Nigeria Without ‘Begging Bowls’

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Despite its economic challenges, Nigeria’s delegation to the just concluded International Monetary Fund/World Bank annual meetings were confident that by faithfully implementing the strategy to transform the country from a consumption-driven one to an investment-driven model, the economy would rebound, even as they rebuffed a lifeline dangled at the country by the IMF, write Chika Amanze-Nwachuku and Obinna Chima

With the uptick in the level of uncertainties in the global economy, there have been concerns of further weakness in the level of economic activities in some low income as well as commodity-depended countries such as Nigeria.
The latest global financial stability report 2016 also talks about the uptick of uncertainties and vulnerabilities and the potential risks that the global economic system faces.

That was why the International Monetary Fund (IMF) announced that it would be offering zero interest rate on its concessional lending facility from 2016 to 2018 to Nigeria and others that are in dire need of financial support to boost their economies and overcome challenges in their respective economies.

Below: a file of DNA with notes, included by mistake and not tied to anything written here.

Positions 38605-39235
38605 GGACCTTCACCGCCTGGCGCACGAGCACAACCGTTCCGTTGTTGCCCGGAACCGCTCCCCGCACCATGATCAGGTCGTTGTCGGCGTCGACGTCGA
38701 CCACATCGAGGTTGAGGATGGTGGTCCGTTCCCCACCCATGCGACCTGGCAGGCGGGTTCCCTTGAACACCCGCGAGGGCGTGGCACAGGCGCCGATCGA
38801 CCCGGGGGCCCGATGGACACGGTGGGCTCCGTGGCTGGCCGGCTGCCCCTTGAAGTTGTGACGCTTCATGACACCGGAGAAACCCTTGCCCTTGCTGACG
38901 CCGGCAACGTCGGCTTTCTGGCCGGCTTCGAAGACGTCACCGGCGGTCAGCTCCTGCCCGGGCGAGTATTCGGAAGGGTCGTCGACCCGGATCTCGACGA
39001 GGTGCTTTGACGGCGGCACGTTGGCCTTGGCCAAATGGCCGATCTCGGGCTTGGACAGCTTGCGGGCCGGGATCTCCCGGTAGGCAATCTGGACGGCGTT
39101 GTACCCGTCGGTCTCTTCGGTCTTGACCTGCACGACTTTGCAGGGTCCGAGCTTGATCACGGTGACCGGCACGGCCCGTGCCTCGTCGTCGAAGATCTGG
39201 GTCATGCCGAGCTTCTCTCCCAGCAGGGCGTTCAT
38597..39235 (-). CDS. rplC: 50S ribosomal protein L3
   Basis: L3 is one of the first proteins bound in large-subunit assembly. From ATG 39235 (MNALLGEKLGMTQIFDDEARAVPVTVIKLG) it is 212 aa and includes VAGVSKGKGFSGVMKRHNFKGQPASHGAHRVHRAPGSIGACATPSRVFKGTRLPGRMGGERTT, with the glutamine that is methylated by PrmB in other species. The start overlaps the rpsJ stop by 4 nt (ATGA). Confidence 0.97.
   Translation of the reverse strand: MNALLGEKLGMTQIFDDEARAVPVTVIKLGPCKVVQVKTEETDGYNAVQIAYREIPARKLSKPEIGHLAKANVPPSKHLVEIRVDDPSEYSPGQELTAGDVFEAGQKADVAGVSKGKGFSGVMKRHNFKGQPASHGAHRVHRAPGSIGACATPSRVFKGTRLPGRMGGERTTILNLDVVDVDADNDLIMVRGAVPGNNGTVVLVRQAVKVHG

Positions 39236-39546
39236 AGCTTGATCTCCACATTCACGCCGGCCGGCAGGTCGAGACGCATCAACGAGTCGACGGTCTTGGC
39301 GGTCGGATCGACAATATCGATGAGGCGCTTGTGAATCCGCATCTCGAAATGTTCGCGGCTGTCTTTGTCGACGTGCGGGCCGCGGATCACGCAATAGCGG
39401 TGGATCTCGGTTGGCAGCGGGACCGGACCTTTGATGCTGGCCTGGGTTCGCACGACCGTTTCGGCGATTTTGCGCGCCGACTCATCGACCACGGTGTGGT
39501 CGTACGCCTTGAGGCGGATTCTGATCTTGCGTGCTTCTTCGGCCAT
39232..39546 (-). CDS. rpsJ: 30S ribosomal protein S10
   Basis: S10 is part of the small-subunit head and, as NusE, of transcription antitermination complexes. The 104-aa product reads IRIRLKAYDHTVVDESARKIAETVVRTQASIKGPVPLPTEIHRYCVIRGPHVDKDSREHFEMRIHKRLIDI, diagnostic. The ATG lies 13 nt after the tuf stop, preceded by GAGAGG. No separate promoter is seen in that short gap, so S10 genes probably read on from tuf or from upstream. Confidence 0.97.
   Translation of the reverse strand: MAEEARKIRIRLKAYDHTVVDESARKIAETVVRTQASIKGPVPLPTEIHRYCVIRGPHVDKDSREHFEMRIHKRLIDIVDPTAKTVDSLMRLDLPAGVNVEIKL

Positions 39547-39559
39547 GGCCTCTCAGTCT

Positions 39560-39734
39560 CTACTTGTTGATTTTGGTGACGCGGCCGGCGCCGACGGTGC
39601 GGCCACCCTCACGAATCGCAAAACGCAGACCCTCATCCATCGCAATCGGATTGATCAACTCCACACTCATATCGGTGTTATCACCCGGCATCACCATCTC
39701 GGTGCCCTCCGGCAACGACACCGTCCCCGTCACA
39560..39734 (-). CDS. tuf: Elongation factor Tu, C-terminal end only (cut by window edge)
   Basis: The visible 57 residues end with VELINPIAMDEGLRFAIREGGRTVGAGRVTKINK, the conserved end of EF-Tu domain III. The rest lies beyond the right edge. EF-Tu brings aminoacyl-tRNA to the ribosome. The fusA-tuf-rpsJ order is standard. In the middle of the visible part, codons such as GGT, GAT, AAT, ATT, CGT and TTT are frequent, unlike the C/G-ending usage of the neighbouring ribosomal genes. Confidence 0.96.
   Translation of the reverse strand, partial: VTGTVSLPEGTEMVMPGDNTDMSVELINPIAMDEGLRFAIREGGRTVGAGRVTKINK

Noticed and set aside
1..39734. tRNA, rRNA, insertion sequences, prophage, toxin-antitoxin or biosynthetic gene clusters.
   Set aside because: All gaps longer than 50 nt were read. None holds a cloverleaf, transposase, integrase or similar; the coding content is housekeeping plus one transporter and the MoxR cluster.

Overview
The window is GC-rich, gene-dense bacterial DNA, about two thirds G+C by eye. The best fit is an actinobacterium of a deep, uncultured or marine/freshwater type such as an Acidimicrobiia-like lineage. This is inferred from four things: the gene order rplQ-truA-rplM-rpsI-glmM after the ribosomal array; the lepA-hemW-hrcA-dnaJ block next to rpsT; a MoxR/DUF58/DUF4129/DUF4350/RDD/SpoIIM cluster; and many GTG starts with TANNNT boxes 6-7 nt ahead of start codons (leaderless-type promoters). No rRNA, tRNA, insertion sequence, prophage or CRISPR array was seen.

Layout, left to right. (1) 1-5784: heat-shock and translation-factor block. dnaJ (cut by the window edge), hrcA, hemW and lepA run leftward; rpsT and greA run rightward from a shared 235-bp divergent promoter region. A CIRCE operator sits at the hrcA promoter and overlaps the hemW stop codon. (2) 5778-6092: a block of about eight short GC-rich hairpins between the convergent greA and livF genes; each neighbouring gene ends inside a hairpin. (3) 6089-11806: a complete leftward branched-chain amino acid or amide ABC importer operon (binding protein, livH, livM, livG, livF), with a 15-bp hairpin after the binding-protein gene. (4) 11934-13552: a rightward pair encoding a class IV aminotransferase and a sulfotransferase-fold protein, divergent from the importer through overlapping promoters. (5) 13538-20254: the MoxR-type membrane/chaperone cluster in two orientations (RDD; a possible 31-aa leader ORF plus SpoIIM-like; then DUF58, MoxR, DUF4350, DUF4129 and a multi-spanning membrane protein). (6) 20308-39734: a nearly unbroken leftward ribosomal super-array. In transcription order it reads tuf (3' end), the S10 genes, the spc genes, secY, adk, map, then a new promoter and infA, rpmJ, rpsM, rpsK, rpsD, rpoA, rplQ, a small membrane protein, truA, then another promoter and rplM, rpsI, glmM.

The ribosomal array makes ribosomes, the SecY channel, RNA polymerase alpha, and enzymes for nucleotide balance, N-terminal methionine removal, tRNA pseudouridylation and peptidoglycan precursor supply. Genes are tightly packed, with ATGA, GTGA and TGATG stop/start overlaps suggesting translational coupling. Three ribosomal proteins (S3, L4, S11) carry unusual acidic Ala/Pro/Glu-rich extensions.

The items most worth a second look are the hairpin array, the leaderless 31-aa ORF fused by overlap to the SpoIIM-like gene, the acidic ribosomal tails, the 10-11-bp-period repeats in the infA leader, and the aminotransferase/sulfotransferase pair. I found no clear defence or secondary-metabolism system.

Nigeria, Africa’s top oil exporter has been hit by low oil prices and depleted foreign reserves that have plunged the country into recession. The National Bureau of Statistics (NBS) recently revealed that the country’s GDP contracted by 2.06 per cent in the second quarter of 2016, compared to the negative growth of 0.36 per cent recorded in the first quarter. The country recently got a lifeline from the African Development Bank (AfDB), with the bank stating that it would support the country with the sum of $1 billion to help it address the N2.2 trillion deficit in the 2016 budget.

It is also in talks with the World Bank to plug its budget deficit, just as it is getting set to issue a $1 billion Eurobond.
But despite the concession being dangled by the IMF, Nigeria’s government officials have indicated that the country is not interested in borrowing from the fund because of the conditionalities that are usually associated with its loans.

Also, Nigeria’s Minister of Finance, Mrs. Kemi Adeosun, pointed out that the country does not need have a balance of payment problem to warrant such support from the IMF, saying that the Nigerian economy is only faced with an issue of budget deficit. Adeosun also informed multilateral donor institutions and investors that Nigeria is hungry for infrastructure that can trigger growth, not iPhones and pricey suits that will drive consumption.
Adeosun, who spoke at the just concluded IMF/World Bank annual meetings in Washington D.C, United States said investors must start to realise that western economies are matured and offer lower returns, while Africa with its infrastructure gap offers greater returns.